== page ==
Forget the nine-year deals both Richards and Bryzgalov signed. The Kovalchuk Amendment not only allows, but encourages an 18-year front-loaded deal for a 21-year-old coming off Entry Level, under which nearly all of the money is packed into the first 10 years as long as the final nine seasons are established at $1M apiece.

    That’s the formula that would get Steven Stamkos on an offer sheet. That’s the formula that would get Drew Doughty. That’s the formula (though adjusted for a 13-year deal running through age 40) that most assuredly would have gotten Zach Parise, which is exactly why the Devils filed for salary arbitration and thus removed the winger from the market.

    Anyone who thinks this week caught the NHL by surprise is kidding himself or herself. This is what the league wanted to use as evidence that the system is hopelessly broken and tilted in favor of the big markets — the system, of course, that Bettman, counsel Bob Batterman and the Board invented and painted as a utopia the last time around.

    Next time, the NHL is going to introduce the ultimate one-size-fits-all cap. Percentage of the gross will be dramatically reduced. The midpoint will essentially become the cap, with the ceiling and floor separated by perhaps $4M-$6M. Deviations of salary within a contract will be kept to a minimum. The cap charge will be defined by the average of the three-to-five highest salaried seasons. Contracts will be kept to a minimum of five-to-seven years. And the calling card, as if one is required in an era where owners in every sport except baseball are in complete command of the labor landscape, will be last week.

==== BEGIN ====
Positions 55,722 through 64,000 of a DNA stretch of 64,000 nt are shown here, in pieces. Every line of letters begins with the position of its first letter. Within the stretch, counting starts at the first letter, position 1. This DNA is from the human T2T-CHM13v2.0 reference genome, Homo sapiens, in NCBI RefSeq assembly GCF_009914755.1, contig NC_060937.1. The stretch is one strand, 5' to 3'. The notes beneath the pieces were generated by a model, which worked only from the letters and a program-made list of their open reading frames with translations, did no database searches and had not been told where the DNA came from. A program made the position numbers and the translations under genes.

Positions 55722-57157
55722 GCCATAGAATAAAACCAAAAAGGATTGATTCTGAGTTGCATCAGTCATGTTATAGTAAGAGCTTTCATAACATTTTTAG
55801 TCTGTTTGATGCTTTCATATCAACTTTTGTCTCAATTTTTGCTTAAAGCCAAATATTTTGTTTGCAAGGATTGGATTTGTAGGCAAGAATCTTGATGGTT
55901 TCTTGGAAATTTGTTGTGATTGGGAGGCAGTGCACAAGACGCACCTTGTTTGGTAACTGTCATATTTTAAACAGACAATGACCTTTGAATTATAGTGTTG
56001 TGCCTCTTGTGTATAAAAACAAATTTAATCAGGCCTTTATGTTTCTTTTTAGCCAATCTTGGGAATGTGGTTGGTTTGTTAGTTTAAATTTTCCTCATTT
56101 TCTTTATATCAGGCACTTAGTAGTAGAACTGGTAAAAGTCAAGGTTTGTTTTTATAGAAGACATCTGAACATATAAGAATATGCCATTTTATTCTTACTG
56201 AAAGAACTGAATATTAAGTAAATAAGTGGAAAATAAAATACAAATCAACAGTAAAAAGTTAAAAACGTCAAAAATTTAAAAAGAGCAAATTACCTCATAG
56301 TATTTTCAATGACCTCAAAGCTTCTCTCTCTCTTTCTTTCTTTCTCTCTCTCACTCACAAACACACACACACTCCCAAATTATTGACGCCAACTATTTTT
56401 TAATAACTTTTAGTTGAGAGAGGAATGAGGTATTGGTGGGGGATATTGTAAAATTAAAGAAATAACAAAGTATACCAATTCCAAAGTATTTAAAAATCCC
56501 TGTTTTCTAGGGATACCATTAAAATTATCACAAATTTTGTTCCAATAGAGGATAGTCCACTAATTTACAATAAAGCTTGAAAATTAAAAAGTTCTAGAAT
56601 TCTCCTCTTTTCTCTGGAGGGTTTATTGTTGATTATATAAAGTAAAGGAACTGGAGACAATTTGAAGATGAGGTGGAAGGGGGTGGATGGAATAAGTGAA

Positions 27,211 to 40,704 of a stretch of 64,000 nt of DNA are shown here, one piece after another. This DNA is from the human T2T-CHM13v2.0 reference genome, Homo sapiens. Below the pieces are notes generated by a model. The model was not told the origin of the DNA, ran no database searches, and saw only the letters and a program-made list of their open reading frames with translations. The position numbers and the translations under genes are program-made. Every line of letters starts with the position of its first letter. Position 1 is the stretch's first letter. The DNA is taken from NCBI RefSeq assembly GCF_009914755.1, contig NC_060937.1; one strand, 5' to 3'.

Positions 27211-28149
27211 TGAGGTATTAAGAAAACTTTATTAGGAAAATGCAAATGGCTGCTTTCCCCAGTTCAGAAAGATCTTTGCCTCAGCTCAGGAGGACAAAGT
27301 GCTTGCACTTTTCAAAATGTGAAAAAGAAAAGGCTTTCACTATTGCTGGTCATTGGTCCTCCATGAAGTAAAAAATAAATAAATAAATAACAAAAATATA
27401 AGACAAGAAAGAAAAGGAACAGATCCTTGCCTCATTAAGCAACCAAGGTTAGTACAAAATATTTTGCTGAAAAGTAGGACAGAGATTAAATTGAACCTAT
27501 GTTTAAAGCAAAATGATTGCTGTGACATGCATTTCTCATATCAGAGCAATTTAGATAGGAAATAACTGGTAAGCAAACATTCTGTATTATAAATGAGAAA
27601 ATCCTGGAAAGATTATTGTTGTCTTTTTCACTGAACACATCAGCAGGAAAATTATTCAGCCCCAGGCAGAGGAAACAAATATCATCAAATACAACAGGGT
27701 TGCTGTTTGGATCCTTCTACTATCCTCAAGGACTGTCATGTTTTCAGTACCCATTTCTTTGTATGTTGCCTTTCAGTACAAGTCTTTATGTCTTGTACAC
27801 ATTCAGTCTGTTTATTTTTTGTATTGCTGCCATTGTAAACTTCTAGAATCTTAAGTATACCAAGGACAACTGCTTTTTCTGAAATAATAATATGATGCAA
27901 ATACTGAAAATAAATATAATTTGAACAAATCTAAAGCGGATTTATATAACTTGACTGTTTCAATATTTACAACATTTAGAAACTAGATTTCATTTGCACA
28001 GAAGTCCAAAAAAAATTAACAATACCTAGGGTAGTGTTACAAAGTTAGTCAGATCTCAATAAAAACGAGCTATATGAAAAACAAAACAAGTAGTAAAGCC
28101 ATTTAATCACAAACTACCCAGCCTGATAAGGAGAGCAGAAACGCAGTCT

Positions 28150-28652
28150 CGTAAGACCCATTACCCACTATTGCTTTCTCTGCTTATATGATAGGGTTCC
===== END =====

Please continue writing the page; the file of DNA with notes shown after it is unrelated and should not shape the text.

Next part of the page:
The league put out the bait. The Rangers and the Flyers (and the Sabres, who may be a small market team by definition, but have an owner with a big market mentality) took it, as well they should have. Sixth Avenue couldn’t be more gratified.

    If the NHL chooses to “save” itself from its general managers by further screwing around with the payroll range, nothing will change for the better as long as the cap’s determined by league-wide revenues. The floor won’t drop and teams will continue to overspend despite Bettman’s further attempts to reach “blessed parity.”

    http://www.kuklaskorner.com/index.ph...ter_cap_restr/


    `

  4. #4
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    If there is another long term lockout in hockey, the NHL is done for good.

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    Quote Originally Posted by joeyc77 View Post
    If there is another long term lockout in hockey, the NHL is done for good.
    hate to say it but i gotta agree with this. hockey has become a little more popular over the last few years, but a long lockout would kill the sport.


    it's a shame really. it's the best sport no one seems to care about. i mean, christ, it's not lacrosse, or golf, or even tennis (even though tennis is one of my favorite sports).